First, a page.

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Old 10-10-2011, 09:30 PM - Thread Starter
 
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Hi! I am looking for articles/resources that document/discuss why homework is not helpful in heaping children to learn. Does anyone have any links they can share with me? Thank you!


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Old 10-10-2011, 10:14 PM
 
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I can't think of anything more persuasive and incisive to recommend than Alfie Kohn's writing on the topic:

 

http://www.alfiekohn.org/teaching/rethinkinghomework.htm

 

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Old 10-10-2011, 10:39 PM
 
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There's also the book called: The Case Against Homework.

 

When googling for the exact title of that book, I also came across this article from Time Magazine (2006): The Myth about Homework. It distills some of the findings of the books and cites a few studies. http://www.time.com/time/magazine/article/0,9171,1376208,00.html


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Old 10-11-2011, 10:34 PM
 
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Old 10-15-2011, 05:19 PM - Thread Starter
 
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Thank you! :)


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Old 10-17-2011, 02:42 PM
 
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CaliMommie, I hope those links helped. I actually have come to appreciate a little bit of real homework (not busy work) although I used to be pretty fervently in the no homework camp.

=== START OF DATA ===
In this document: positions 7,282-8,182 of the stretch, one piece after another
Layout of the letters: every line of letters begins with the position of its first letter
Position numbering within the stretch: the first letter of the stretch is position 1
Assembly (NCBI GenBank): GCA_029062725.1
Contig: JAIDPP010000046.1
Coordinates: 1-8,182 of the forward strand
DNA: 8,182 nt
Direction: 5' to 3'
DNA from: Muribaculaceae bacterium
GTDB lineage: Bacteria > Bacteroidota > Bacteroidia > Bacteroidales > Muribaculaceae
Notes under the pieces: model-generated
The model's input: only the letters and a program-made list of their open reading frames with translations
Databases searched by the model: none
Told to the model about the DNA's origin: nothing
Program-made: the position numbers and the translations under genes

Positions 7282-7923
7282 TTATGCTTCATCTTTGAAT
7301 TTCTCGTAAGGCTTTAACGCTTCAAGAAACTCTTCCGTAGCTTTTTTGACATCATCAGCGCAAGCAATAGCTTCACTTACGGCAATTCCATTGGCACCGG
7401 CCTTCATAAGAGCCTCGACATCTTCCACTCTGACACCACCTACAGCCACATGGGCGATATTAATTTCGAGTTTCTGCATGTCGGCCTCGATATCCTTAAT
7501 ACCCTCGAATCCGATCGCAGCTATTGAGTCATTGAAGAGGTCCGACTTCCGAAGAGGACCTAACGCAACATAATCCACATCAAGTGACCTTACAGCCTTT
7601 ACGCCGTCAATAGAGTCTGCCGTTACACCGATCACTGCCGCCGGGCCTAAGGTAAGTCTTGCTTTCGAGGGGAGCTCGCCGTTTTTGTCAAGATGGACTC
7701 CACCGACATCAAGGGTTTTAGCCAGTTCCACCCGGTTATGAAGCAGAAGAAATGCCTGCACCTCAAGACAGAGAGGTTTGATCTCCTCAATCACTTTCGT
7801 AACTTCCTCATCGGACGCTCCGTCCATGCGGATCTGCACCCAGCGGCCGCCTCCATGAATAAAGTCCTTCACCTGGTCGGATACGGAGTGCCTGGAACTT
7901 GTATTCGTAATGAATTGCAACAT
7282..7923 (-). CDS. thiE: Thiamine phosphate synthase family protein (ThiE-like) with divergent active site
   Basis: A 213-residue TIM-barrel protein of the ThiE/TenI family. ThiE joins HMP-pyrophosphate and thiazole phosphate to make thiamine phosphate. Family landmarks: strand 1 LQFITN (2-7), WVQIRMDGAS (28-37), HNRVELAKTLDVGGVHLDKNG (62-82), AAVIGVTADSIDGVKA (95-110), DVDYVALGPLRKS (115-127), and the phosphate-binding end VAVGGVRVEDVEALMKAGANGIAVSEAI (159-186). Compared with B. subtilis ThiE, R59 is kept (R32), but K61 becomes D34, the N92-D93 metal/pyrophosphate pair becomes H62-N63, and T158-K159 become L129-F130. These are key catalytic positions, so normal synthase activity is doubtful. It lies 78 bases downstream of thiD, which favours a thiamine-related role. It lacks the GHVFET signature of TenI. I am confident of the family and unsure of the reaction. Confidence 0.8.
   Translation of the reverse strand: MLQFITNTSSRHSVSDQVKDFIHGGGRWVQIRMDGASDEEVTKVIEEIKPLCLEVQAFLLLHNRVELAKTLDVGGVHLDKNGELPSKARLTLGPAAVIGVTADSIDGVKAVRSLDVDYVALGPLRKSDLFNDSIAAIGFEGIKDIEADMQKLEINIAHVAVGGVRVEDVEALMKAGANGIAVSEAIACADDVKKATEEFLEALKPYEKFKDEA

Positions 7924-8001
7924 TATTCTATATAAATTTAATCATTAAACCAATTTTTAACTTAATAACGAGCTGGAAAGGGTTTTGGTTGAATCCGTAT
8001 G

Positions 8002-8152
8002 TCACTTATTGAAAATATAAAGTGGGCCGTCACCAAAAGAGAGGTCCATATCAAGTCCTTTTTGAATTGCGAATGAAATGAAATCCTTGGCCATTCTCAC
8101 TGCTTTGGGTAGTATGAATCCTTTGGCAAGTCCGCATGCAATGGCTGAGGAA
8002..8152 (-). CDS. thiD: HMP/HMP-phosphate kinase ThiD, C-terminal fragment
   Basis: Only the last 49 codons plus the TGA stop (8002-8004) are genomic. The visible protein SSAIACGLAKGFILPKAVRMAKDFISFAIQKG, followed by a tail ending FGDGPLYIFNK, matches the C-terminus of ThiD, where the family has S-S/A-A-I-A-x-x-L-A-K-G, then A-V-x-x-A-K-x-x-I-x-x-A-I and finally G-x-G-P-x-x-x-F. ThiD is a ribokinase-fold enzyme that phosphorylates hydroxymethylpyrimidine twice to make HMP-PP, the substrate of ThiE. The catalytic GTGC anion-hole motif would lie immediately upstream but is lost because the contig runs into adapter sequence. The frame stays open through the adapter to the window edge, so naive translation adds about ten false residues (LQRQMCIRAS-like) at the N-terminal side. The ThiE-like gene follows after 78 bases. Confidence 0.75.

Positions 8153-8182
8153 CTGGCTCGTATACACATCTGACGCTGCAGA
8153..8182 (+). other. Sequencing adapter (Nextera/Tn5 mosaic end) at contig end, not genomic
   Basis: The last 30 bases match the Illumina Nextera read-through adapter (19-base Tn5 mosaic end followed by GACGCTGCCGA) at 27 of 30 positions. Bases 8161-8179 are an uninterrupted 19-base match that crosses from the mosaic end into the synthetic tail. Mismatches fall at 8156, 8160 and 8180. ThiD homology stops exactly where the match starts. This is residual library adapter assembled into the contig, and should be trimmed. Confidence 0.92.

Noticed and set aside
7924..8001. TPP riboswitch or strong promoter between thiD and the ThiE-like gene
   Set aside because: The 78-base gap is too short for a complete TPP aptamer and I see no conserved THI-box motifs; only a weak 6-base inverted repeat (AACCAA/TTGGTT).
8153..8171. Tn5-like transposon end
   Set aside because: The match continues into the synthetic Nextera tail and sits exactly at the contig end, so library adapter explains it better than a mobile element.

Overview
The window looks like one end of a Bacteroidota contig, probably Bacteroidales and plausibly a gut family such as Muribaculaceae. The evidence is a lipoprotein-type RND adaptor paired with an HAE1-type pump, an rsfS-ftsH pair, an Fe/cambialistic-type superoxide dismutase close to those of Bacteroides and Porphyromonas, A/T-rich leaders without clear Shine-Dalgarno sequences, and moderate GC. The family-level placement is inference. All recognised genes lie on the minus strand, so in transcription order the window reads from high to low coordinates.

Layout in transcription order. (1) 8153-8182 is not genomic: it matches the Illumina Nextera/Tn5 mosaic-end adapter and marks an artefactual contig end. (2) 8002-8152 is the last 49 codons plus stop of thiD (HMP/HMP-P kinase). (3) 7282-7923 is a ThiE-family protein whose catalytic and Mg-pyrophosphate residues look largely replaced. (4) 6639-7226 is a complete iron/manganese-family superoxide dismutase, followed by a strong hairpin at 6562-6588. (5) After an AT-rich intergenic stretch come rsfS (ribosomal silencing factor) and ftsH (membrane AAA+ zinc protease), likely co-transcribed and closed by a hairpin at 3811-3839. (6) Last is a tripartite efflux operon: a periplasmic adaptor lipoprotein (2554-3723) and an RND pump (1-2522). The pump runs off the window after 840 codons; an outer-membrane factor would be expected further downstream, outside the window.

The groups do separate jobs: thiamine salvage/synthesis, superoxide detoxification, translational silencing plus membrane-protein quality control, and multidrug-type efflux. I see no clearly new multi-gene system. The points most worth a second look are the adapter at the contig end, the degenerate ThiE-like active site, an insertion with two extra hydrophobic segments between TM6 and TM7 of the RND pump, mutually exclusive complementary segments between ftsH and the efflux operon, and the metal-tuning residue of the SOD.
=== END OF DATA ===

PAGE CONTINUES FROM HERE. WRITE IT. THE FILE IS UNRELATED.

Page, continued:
I think for many kids it is a waste of time and takes up too much time when they could be playing and growing and learning through play.

 

However, it does serve as a connection point between involved parents, the teacher, and the child. My dd1, in particular, has a tendency to get anxious and distracted and will miss some concepts her teacher is trying to get across. 10-20 minutes or so of homework from her math teacher really lets me make sure she understands the concept and is not falling behind. She really is not connecting with this year's math teacher and the teacher is not connecting with her either so homework is helping me fill in the gaps. My dd1 is a tricky case, though, and for a child who is understanding in school I think homework can be annoying and redundant. For a child who isn't catching on, though, and is too anxious or uncooperative with the teacher (not all the teacher's fault I assure you) homework can allow a parent (or tutor, etc) with whom the child has a better relationship to make sure the child is getting the concepts.  


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